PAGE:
After visiting families and experiencing the love of cooking and feeding they all shared, Whitehill decided to host pop-up dinners where a new former refugee family would cater foods from their culture.

“Every time I go visit these families they wouldn’t stop feeding me, it was the most amazing, nurturing thing. It was so exciting to feel taken care of, it really motivated me to continue,” Whitehill said.

These dinners are not only a good way for the families to make a living, as 100 percent of the revenue from tickets goes to them, staff, and the organization they also allow a window into the lives of these refugees that isn’t often portrayed. With Los Angeles being one of the largest hosts of refugee families, this opportunity isn’t something to pass up.

The initiative led by this organization is admirable, to say the least, but the food is what really takes the cake.

Wednesday night was filled with Arabic culture, from food made by the hands of Maysaa and Abdul Kanjo, to Arabic music, and even belly dancing.

Though some attention was diverted from the beautiful dishes by the belly dancers, it didn’t take long for the aromas to catch the crowd.

The Kanjo family was initially worried that their food wouldn’t be finished, another part of Middle Eastern culture is to never leave leftovers, and with such a great number of people in attendance, the family of chefs doubled their quantity in anticipation.

It should be noted, Abdul, Maysaa and son Amer didn’t pick up their plates until every guest in attendance was fed. Standing behind the dishes they proudly served, the family would then explain what each dish was and helped share the best parts to each guest.

Rachel Castillo, a last-minute attendee who tagged along with her friend and member of Miry’s List, attested to the great opportunity this dinner took to better understand the refugee experience.

“Food is so many things, it’s representative of culture, it’s a way to show love as an action, it connects people to the place that they left, it brings life, and it’s delicious,” said Castillo.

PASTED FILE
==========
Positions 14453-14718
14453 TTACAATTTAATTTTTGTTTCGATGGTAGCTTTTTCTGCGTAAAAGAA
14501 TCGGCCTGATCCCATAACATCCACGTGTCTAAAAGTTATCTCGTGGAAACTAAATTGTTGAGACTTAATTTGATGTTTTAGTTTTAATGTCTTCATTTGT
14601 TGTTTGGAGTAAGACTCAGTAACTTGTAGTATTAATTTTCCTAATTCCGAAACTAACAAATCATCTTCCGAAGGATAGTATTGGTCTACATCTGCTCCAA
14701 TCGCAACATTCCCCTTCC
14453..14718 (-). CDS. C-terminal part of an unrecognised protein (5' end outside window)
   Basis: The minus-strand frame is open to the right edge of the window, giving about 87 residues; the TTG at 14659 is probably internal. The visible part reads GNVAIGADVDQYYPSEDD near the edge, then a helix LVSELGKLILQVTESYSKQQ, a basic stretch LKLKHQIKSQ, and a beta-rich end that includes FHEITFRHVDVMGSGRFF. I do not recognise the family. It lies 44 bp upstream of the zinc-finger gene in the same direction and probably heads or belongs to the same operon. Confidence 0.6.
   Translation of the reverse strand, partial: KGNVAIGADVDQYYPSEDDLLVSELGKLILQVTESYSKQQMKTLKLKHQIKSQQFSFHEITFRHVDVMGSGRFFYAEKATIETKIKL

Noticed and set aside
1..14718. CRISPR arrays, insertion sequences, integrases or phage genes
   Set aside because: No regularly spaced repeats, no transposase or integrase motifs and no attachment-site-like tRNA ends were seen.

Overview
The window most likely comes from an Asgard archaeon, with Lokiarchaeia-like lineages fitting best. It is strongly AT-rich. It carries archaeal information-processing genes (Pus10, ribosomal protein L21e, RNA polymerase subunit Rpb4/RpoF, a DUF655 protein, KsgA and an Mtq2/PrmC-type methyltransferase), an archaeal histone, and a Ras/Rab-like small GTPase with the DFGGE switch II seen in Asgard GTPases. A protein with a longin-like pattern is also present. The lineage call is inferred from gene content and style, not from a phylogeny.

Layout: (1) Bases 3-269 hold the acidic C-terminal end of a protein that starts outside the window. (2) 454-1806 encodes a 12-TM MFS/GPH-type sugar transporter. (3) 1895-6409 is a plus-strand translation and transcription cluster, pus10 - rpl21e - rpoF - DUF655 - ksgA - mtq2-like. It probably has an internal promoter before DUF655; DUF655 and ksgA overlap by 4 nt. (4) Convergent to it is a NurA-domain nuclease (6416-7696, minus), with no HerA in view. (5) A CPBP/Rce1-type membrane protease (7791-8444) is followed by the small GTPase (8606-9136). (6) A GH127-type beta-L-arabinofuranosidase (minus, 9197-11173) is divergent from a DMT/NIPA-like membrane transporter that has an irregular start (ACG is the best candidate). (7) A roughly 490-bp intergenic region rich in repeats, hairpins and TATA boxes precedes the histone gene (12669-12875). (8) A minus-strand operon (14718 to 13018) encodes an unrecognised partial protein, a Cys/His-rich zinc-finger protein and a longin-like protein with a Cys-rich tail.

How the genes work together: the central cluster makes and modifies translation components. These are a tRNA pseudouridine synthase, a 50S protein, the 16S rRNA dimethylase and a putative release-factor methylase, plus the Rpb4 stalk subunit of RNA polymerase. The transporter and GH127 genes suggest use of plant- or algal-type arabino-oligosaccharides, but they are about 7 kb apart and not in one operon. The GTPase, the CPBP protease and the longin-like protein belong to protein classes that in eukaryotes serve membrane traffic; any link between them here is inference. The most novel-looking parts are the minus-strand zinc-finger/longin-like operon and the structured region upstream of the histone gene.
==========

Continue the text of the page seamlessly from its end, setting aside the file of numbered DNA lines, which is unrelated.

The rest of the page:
And with having such a rich culture to share, the Kanjo family allowed the food to speak for itself.

Three large picnic tables ladened with trays upon trays of traditional Arabic cuisine were the star of the backyard setting. The smells of the rice and chicken lingered out into the front door, and the spinach and cheese pastries were stacked on top of each other like savory pyramids.

A crowd favorite was the fattoush salad, a simple yet decadent offering that consisted of veggies like cucumber, tomatoes, along with feta cheese and parsley. It stood out with the not-so-common fried pita chips on top, which added a perfect texture and crunch to the whole dish.

On the next table came one of my favorites of the night, baba ghanoush, a dip made of eggplant, tahini sauce, and olive oil. Mixing this with hummus might seem blasphemous but it’s a happy accident, as the two pair wonderfully on warm pita bread.

On top of that came Abdul and Amer Kanjo’s favorite dish, the roasted chicken with potatoes. A wonderful tip that I accidentally stumbled upon by way of stuffing my small plate with as much as I could, is to let the baba ghanoush shake hands with the chicken. Coating the chicken with the eggplant-based dish brings out the best of both worlds. The savory, tender chicken is brought to another level with the earthy flavors of the baba ghanoush.

While all the entrees so far were delicious, it wasn’t until dessert that I found my eyes rolling to the back of my head.

The Kanjos laid out their baklava in the shape of a heart smack dab in the middle of the table, knowing full well that this was what the people would want.

Baklava is sticky, it’s messy, and it’s hard to get right. Prepared differently than most other baklava, this one lacked the incredibly sticky exterior and kept all of the flavor right in the flaky middle. The bites were tiny, which made for each one to be savored respectfully and patiently.